If Only the Range Matched the Price: Honda's Clarity EV Leasing for $199 a Month

if only the range matched the price hondas clarity ev leasing for 199 a month

By that, we mean the figure “199,” not the overall cost of leasing. Moving on…

Honda’s only true EV, the Clarity Electric, began arriving at dealers in California and Oregon Thursday, completing a green trifecta that includes a plug-in hybrid variant and hydrogen fuel cell model. It also carries a lease price that undercuts its rivals by quite a bit.

While Clarity EV lessees stand to pay significantly less for their eco-conscious ride, both up front and on a monthly basis, they’d best familiarize themselves with the location of charging stations.

That’s because the Clarity EV has a range of just 89 miles. No, you haven’t travelled back in time to 2012 — it’s just that the Clarity’s battery space is constrained by Honda’s need for a platform that accommodates three propulsion sources.

Because of this, the Clarity EV’s 25.5 kWh battery pack doesn’t measure up to its competitors, though the range is usable for around-town trips and most commutes. (This author still remembers the gnawing fear felt during a long weekend Ford Focus Electric test a few years back. That model offered 76 miles of range.)

Honda clearly recognizes the car’s limitations in its lease offer. City driving is where EVs shine, and, if you never leave city limits, this large, comfortable cruiser makes an attractive proposition. With $1,499 due at signing, lessees pay $199 a month for 36 months. Drivers might find themselves eligible for state incentives totalling $2,500, too, depending on the date and their place of residence.

“We’re upping the ante on both premium appeal and affordability with the 2018 Honda Clarity Electric,” said Steven Center, Honda’s vice president of Connected and Environmental Business Development, in a statement. Center made sure to mention the Clarity’s “premium level of quality” compared to other lower-priced EVs.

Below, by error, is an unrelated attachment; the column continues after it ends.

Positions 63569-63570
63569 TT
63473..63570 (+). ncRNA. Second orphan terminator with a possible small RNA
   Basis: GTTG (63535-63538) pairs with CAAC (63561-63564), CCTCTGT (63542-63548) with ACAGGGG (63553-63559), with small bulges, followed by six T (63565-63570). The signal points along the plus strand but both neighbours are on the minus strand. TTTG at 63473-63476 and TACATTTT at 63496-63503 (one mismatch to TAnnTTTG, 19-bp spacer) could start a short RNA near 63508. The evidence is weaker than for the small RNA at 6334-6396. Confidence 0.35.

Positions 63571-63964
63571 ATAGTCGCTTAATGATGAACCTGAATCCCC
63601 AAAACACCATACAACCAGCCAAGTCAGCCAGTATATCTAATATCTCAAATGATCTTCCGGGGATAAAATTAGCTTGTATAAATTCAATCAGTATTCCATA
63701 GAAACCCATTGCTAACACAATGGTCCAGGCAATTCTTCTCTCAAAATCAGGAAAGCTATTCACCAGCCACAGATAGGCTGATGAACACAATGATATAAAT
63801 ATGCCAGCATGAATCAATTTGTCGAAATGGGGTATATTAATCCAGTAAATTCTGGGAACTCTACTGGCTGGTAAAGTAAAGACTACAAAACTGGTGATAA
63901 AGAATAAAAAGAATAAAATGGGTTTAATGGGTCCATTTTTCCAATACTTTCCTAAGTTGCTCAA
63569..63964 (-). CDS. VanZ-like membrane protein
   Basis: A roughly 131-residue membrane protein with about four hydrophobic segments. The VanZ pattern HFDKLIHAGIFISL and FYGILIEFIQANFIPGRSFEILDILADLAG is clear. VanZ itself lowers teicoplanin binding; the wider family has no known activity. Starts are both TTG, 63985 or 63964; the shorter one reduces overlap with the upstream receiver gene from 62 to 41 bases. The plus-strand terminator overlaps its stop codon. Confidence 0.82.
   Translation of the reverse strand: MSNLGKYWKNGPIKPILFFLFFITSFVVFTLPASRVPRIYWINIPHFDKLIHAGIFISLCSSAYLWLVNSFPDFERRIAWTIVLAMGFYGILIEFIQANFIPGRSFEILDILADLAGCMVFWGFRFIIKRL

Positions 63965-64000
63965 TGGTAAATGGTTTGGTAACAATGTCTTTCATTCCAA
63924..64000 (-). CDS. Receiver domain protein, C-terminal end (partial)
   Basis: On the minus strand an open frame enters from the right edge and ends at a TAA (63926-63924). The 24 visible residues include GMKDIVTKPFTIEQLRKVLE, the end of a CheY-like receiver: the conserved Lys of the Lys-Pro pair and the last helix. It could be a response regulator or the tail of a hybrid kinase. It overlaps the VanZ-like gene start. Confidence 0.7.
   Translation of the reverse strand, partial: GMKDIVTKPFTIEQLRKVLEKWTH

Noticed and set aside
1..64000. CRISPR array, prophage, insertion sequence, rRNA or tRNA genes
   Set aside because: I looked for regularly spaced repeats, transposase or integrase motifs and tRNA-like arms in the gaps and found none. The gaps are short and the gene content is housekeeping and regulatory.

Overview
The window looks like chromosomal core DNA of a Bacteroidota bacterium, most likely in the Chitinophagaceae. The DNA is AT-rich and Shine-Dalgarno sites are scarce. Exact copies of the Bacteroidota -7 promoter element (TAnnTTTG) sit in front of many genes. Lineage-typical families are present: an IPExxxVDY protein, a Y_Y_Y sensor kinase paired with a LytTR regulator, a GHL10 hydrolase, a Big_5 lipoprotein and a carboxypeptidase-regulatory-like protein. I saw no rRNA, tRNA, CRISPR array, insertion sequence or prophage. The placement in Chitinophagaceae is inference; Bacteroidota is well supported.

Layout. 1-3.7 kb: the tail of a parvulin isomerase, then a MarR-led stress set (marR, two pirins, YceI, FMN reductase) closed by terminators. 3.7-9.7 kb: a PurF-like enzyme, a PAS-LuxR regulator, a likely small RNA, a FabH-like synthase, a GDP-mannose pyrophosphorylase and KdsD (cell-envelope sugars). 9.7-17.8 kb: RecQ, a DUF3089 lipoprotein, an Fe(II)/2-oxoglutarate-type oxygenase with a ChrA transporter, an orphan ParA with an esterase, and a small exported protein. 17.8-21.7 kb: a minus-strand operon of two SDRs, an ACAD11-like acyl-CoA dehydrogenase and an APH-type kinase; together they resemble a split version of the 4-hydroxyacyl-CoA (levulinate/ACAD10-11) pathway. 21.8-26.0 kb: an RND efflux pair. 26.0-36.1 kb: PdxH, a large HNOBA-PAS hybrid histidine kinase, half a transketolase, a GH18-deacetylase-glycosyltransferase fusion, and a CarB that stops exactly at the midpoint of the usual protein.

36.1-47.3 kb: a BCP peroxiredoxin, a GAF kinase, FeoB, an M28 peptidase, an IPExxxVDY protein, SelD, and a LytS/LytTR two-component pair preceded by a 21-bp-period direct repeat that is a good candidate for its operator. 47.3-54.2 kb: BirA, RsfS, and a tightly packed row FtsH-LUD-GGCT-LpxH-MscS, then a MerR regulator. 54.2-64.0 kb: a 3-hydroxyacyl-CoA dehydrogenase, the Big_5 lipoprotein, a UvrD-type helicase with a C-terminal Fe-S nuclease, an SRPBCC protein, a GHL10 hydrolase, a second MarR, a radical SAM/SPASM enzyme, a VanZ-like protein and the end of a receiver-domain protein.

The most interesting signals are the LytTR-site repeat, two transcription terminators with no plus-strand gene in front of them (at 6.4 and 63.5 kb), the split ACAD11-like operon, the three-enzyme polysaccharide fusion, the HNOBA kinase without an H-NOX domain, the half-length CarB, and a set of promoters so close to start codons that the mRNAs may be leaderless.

Looking at lease offers in the Los Angeles area, the Clarity beats its rivals hands down. A Chevrolet Bolt leases for $376 a month for a 36-month term, with $4,125 due at signing. Mileage tops out at 30,000 miles. The Bolt is the low-priced rangte leader, boasting 238 miles per charge.

Nissan’s newly upgraded Leaf, now offering 151 miles per charge, leases for $229 a month for 36 months, with $3,979 due at signing. The automaker allows 12,000 miles of emission-free driving per year. Compared to that, Hyundai’s Ioniq Electric, only available in California, leases for $295 a month for the same term, but carries a lower down payment of $2,500. Mileage is unlimited.

Honda’s lease allows 20,000 miles per year, plus free roadside assistance. That’s a lot of recharging cycles.

[Images: Honda]

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  • Scout_Number_4 Scout_Number_4 on May 13, 2018

    Just saw one of these in the wild Friday here in the Peoples Republic of Oregon. Had no idea that the release was so limited....just like the range.

  • Carve Carve on May 14, 2018

    "Being designed for 3 different powertrains" being the factor that limits the range sounds like a lame excuse. There has to be a ton of unused space under the hood.

  • Dukeisduke That charging station in the picture looks like it's nailed to the back of an old utility pole and weather beaten chest of drawers. Lol, WTH?
  • Dukeisduke Corey, do you have links for some of those ads? I'd like to be able to zoom in on them.
  • Dukeisduke A free Model T Touring Car? Heck, I'd take one of those, even today. The ABC radio news ad has a few names I recognize - columnist Walter Winchell (he later narrated TV's "The Untouchables"), Drew Pearson, who was an accomplished journalist and writer, Dorothy Kilgallen, a columnist who later appeared on game shows in the '50s, like "What's My Line?", and Hollywood gossip columnist Louella Parsons.
  • Dukeisduke The Hornet got plenty of hate on Instagram when Dodge announced it the other day, mainly from people who want Dodge to build nothing but Hemi-powered vehicles, in perpetuity.
  • JMII Nobody in the US was going to buy the more expensive Alfa version anyway. Google tells me Alfa has less then 180 dealers in the US vs Dodge that has over 2,400. And nobody cares how it drives or the quality either, as mentioned its a me-too CUV that apparently the world can't get enough of.